17Mar

The truth behind rollings

Can cargo rollings be predicted?
I have recently commented on such an article on LinkedIn. The range of opinions in the comments to that article highlights that there are a lot of myths and misconceptions about how the rolling nominations are done by a shipping line.

Based on my 12 years of experience working for multiple shipping lines, in operational and trade roles, I would like to demystify the rolling process.

When are the rolling nominations done?
If the vessel is overbooked, the rolling nominations would normally be done a couple of days before vessel ETA at the port. Depending on a shipping line set-up, the overall amout of TEUs to be rolled will be determined by a capacity manager. The exact bookings to be left behind are nominated by a commercial desk, which can be sales, trade team and even customer service. The exact process may vary between carriers, but it generally goes like this…

  • In case of a contingency, when a decision needs to be taken within a couple of hours, the rolling nominations will be done by a capacity manager without involvement of the commercial party. A capacity manager would generally follow standard rolling priorities where reefer cargo (especially chilled reefers), DG cargo and key accounts are being protected.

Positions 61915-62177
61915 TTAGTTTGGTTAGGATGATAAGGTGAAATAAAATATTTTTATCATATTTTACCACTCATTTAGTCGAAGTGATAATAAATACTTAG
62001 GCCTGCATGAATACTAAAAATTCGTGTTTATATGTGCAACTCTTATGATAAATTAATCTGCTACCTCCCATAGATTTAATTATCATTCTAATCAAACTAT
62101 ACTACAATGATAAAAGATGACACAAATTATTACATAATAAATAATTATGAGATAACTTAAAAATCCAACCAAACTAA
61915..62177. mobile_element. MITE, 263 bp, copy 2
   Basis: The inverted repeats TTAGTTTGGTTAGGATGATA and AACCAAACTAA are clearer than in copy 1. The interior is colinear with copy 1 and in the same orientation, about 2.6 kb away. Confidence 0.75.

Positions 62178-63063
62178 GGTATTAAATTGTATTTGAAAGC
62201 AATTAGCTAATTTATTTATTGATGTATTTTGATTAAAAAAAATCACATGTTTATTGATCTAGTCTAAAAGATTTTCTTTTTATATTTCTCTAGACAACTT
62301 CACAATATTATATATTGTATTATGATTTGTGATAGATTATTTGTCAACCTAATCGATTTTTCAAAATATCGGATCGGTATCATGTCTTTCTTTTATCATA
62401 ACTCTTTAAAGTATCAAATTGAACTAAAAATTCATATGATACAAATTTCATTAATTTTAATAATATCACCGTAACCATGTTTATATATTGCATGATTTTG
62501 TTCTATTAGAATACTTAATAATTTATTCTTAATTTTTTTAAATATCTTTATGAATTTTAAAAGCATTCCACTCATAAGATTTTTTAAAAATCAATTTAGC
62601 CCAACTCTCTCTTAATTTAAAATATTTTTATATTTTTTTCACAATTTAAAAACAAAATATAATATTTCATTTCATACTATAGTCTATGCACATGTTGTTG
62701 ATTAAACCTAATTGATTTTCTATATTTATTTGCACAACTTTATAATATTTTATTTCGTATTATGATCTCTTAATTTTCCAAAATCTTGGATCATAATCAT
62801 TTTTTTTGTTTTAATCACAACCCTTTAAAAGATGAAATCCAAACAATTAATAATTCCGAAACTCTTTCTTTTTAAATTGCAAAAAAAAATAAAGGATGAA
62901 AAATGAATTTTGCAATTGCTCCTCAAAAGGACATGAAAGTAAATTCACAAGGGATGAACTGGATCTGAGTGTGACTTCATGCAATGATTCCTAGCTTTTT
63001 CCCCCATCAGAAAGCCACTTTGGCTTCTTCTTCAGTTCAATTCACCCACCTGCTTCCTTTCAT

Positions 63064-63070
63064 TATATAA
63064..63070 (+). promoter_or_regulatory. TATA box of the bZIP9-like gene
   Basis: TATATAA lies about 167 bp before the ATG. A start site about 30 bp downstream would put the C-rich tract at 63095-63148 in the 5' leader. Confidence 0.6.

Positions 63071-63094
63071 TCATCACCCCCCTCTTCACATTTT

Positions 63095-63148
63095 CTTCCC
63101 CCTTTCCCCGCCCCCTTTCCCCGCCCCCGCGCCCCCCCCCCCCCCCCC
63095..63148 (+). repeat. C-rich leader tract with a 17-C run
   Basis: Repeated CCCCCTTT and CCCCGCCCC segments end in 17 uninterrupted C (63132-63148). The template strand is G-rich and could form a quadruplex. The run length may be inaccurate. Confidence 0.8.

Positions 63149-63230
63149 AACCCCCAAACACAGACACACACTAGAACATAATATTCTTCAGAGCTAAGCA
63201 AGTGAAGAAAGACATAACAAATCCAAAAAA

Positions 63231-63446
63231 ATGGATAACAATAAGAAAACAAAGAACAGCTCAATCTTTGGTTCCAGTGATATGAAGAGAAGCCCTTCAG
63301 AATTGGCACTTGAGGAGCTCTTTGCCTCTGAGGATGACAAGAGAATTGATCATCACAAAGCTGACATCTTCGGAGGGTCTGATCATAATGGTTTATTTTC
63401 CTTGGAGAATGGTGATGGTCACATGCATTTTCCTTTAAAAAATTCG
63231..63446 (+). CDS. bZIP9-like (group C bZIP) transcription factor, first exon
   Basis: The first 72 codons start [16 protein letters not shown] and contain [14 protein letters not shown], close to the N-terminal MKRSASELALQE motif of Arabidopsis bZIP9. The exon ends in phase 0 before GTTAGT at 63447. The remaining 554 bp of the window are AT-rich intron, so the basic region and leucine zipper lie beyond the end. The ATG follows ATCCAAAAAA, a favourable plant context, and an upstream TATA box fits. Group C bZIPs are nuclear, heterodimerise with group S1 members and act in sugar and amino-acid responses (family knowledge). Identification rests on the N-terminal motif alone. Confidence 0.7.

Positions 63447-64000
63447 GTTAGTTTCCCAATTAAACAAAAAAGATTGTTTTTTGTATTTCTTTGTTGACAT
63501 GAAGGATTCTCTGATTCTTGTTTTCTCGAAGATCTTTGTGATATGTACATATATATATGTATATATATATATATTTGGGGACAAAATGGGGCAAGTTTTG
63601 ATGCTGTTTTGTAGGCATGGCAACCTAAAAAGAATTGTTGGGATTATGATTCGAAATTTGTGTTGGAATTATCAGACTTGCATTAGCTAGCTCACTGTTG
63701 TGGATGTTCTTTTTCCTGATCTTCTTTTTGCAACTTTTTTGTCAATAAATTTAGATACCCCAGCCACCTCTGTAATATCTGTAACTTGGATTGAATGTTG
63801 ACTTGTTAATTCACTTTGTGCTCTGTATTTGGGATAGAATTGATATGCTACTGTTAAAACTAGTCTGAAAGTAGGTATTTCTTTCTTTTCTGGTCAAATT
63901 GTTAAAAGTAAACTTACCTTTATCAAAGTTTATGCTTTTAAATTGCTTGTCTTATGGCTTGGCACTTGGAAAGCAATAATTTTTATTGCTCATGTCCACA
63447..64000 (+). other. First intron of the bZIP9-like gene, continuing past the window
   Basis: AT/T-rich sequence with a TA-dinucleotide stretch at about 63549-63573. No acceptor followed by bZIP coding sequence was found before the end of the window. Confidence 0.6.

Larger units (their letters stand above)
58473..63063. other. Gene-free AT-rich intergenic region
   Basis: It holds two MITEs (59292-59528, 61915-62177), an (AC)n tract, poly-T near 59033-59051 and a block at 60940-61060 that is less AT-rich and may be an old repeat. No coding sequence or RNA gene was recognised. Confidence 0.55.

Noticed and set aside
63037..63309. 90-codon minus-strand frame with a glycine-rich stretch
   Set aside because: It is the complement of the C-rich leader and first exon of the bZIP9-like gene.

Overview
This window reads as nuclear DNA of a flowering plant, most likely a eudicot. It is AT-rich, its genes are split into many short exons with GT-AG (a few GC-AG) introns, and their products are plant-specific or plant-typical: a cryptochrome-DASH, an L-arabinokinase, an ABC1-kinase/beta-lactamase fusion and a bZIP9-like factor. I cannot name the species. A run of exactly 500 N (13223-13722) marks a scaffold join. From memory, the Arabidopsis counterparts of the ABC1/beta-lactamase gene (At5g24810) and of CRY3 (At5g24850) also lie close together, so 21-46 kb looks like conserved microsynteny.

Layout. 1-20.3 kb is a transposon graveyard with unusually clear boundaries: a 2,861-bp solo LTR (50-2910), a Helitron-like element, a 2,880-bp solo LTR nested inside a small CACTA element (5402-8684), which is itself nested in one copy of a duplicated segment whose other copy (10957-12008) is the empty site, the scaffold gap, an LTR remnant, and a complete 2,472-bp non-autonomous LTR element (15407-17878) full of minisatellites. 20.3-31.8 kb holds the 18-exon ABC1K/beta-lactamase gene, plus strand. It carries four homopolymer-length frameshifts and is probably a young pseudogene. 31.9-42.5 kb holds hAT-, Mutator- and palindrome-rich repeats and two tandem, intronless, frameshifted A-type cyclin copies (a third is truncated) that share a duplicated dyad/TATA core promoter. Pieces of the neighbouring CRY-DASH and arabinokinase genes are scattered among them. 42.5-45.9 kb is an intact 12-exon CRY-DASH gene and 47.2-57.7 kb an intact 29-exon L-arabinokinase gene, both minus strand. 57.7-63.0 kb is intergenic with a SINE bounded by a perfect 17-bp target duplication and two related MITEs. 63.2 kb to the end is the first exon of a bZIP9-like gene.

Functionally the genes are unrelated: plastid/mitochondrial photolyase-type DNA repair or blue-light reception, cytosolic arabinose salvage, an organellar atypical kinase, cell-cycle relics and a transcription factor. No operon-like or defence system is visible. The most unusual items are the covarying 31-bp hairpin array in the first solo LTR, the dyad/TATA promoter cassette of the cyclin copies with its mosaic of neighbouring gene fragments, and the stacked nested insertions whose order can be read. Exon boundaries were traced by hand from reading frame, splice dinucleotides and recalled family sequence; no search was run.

• In case of a ‘cut-and-run’ situation, when the vessel must leave the port at all costs (such as to avoid bad weather or to arrive at the next port on time), the cargo that has not been loaded yet will be left behind with no considerations of the usual rolling priorities.

And that’s just the beginning of the process…!
On top of the above circumstances, it is not possible to know the exact amount of cargo that will make it to the terminal before the cut-off time. To better manage capacity, the shipping line normally creates an optional list containing the bookings that could be added to the load list at the last minute, if other cargo is not ready. This ensures any open slots caused by cargo not being load ready during operations can be replaced.

A lot of shipments can end up getting stuck on customs hold or missing paperwork. Some containers may have not even arrived at the terminal yet because of trucks arriving late, barges not arriving on time, ITT’s (inter-terminal transfer) not making it, or even missed transshipments for connections from other vessels.

So when does everyone get informed about rollings?
In all the above cases, the cargo that was left behind is only really known after the vessels sails from the port and the terminal systems are updated. It is at this point, the rolled cargo is informed by the terminal to the shipping line. Only after that, customers of the shipping line are notified that their shipments have been rolled. This could process could take a few days after the vessel already departed from the port.

And what happens after that…?
Your cargo will normally be re-booked to the next sailing in the same service by the shipping line, which means a 1 week delay. This is not always the best or fastest option for your cargo.

It is exactly at this point, when you need a solution to identify a more optimal routing option and inform your carrier to re-book you. And that solution is OceanOps! Well, that’s if you want to avoid a 1 week delay.

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